The incredible run in OSB appears to be over; prices in all major producing regions posted significant ($20–40) declines last week. After increasing from $400 to $545 between late February and early April, benchmark North Central 7/16″” is currently trading at $525 (down $20 last week); elsewhere, 7/16″” is trading between $480 and $600. We expect prices to cycle lower in the coming months (albeit starting from extremely profitable levels by historical standards). Producers will be hopeful that continued supply discipline and further delays (or slow ramp-ups), amid capacity-expansion projects by Tolko and Martco, will prevent an all-out capitulation.

Despite not experiencing the same pricing uplift as OSB over the past several months—plywood pricing has been steady, if unspectacular—plywood prices are also moving lower, and the rate of decline accelerated markedly last week. The Southern Pine Plywood Composite price was off by $19 last week, slipping to $780, while the Western Fir Plywood Composite price has fallen by $18 over the past month to $1,015. Further near-term downside is expected given sluggish demand and anticipated declines in OSB; however, unlike in OSB, where a raft of new supply will come to market over the next several quarters, there are no major capacity expansions on the docket in plywood. Instead, an uptick in offshore imports remains the bigger threat to plywood pricing in the near-term, and, following some recent developments in Brazil, U.S. producers may be bracing themselves for a surge in offshore imports.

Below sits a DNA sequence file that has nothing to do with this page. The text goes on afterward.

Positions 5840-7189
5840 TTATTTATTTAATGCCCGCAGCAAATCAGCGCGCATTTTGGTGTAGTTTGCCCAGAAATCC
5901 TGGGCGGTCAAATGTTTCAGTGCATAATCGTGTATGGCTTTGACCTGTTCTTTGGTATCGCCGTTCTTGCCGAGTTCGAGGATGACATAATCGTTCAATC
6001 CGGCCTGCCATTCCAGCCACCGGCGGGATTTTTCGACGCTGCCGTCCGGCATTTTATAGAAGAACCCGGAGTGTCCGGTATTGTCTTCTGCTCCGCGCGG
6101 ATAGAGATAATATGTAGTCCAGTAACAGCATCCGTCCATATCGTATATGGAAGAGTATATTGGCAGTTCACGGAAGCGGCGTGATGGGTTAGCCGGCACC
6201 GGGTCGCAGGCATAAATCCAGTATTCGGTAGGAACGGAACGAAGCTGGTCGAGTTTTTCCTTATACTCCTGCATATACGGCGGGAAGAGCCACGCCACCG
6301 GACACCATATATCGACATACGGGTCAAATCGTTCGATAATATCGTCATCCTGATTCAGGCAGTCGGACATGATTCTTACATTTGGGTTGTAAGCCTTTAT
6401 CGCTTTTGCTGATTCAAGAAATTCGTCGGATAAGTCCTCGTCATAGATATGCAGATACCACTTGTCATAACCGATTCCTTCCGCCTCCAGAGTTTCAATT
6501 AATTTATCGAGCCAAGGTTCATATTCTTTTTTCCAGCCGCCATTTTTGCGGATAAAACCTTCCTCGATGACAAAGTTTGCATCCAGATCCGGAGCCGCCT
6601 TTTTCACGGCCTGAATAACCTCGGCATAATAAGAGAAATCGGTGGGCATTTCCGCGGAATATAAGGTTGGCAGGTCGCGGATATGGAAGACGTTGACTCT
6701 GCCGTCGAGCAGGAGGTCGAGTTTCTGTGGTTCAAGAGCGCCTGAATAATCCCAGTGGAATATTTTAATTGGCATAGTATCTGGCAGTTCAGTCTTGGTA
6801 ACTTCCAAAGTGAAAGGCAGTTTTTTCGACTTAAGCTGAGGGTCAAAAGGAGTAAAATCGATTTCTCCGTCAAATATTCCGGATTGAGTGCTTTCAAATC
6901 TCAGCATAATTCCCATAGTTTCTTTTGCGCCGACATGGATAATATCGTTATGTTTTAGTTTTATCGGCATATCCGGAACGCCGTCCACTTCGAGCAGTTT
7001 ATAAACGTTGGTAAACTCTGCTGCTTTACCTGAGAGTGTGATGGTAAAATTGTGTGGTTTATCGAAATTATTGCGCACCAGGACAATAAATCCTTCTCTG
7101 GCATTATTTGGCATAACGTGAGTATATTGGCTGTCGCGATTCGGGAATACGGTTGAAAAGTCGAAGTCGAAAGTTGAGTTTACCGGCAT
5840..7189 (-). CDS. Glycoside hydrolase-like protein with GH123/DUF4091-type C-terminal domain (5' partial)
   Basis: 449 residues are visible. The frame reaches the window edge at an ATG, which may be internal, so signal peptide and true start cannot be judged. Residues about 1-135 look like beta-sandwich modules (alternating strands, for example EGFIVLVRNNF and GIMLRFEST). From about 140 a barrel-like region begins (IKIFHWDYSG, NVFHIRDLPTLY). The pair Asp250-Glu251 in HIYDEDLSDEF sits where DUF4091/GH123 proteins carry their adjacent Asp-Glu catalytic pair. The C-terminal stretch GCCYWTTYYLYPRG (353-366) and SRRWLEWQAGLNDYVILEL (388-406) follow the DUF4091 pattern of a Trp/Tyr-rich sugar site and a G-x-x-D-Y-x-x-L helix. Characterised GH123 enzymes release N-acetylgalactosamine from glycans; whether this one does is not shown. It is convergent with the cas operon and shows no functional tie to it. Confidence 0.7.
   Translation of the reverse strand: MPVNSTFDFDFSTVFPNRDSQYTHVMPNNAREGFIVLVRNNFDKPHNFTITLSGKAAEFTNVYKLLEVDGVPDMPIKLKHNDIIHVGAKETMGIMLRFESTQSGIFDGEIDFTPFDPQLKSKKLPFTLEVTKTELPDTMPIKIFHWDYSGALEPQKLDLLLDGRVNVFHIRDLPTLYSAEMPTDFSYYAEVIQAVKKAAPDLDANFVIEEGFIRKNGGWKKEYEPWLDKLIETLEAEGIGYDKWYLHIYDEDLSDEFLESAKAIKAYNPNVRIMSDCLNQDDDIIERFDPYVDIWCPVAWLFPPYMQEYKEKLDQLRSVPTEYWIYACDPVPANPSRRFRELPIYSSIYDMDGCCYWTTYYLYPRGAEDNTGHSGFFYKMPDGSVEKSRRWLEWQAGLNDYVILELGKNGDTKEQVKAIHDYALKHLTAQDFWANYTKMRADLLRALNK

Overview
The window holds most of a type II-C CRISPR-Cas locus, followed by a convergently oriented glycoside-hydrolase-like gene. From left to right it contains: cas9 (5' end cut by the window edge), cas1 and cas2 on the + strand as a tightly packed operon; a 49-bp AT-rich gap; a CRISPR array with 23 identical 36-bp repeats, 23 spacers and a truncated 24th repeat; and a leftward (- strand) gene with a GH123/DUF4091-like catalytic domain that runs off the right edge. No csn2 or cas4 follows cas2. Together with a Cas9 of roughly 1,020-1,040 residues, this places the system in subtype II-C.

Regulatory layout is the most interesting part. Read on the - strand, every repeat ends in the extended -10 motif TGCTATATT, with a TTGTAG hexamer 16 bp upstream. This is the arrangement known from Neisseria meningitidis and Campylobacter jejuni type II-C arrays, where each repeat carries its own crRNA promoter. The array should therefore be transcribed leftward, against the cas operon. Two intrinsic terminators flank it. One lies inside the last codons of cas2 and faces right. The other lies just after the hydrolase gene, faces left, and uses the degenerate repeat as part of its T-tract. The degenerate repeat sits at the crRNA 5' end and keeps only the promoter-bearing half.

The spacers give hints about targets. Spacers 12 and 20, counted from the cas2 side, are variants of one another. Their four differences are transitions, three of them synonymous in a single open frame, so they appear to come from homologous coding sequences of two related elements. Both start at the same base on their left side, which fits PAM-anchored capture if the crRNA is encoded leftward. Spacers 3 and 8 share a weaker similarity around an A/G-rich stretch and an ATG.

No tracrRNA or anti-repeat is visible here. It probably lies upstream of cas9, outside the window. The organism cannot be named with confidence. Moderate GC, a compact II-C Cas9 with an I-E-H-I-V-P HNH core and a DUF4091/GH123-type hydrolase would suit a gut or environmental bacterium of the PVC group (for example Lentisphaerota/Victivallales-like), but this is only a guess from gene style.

Pulp prices continue to move up, carried by the momentum of earlier supply disruptions. The bellwether China market has seen steep price increases for both major grades in the last few weeks. The Finnish transport/general strike has come to an end (for now), but the impacts will linger for several weeks. The various global logistics disruptions are becoming the new normal (i.e., bypassing the Suez), but add costs. In their Q1/24 financial reports, Billerud and UPM both highlighted the impact of rising fibre costs in the Nordics, with Billerud guiding to record pulpwood prices in Q2. Rising costs reflect the elimination of Russian fibre, competition from energy markets and lower sawmill operating rates. European pulp producers will need higher prices to cover rising input costs, and buyers will continue to look for opportunities to offset cost increases. This will include fibre substitution, involving not only BHK but also BCTMP in packaging. UPM emphasized that the Nordic fibre shortage is large (~10MMm3) and structural. The spruce bark beetle issues in Europe are also causing headaches.

Finland is now a larger NBSK supplier than Canada following several capacity closures in the latter. Recent stronger S-P-F lumber prices will have maintained chip supply in Western Canada, but, with warmer, drier weather, fire season is starting earlier and winter log decks are harder to accumulate. Producers have slated $30–40 hikes for BSK in China in May (and up to $80 in other markets). Given stronger markets in Europe and North America, Chinese buyers may take downtime as prices rise given their soft end markets.